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    Syphilitic Panuveitis and Retinitis in HIV

    Written By: Michelle C. Liang, MD, and Caroline Baumal, MD, and photographed by Jennifer Moran, New England Eye Center at Tufts Medical Center, Boston

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    Syphilitic Panuveitis and Retinitis in HIV

    A 25-year-old man presented with a painful red right eye and decreased vision in both eyes for 1 week. Vision was 20/300 in his right eye and 20/50 in his left eye. Ophthalmoscopy revealed bilateral inflammatory cells in the vitreous, optic nerve swelling, and peripheral patches of retinitis, more severe in the right eye (Figs. 1, 2). Spectral-domain optical coherence tomography confirmed disc swelling and full-thickness retinitis in the temporal periphery of the left eye (Figs. 3, 4). Vitreous inflammation prevented imaging of the right eye.

    Laboratory testing revealed a positive serum rapid plasma reagin, positive serum Venereal Disease Research Laboratory (VDRL), negative cerebrospinal fluid VDRL, and negative brain magnetic resonance imaging, consistent with a diagnosis of secondary syphilis.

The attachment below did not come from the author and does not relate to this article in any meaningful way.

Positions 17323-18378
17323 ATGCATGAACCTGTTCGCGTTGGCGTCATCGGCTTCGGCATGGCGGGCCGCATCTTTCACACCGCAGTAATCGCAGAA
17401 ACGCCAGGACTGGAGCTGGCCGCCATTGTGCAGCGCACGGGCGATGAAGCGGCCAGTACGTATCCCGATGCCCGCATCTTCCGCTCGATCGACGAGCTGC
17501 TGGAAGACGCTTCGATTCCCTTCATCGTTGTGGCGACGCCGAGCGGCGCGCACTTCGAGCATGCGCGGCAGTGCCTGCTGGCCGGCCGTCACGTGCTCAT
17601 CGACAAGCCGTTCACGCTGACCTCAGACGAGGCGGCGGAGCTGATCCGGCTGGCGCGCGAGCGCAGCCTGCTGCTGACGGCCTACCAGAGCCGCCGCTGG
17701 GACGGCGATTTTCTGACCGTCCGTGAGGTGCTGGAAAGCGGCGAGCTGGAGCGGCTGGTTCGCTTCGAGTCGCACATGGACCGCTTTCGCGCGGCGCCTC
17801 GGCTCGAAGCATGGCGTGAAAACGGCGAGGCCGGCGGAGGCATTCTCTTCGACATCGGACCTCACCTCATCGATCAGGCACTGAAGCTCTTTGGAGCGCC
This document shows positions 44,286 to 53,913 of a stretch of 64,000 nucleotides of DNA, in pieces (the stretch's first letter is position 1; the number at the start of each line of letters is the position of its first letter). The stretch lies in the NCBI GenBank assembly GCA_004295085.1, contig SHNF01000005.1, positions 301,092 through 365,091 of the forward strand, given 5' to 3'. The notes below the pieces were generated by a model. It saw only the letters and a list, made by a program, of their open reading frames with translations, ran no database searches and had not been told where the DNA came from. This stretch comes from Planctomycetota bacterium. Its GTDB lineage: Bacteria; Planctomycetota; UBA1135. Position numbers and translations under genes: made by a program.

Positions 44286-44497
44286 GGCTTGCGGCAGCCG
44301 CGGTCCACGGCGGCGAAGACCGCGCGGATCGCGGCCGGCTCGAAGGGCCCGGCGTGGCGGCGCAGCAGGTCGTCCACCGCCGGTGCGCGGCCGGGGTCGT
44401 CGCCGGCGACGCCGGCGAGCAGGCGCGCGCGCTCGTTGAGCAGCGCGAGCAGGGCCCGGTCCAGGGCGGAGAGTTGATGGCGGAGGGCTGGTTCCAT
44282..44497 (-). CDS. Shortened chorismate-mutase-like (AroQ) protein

Because of the ocular involvement, the patient was treated for neurosyphilis with IV penicillin for 3 weeks and intramuscular penicillin for 2 weeks. Systemic workup also revealed a new diagnosis of HIV, after which he was started on highly active antiretroviral therapy. Four months after presentation, the vitritis and retinitis were completely resolved. Vision was 20/50 in the right eye and 20/20 in the left eye.

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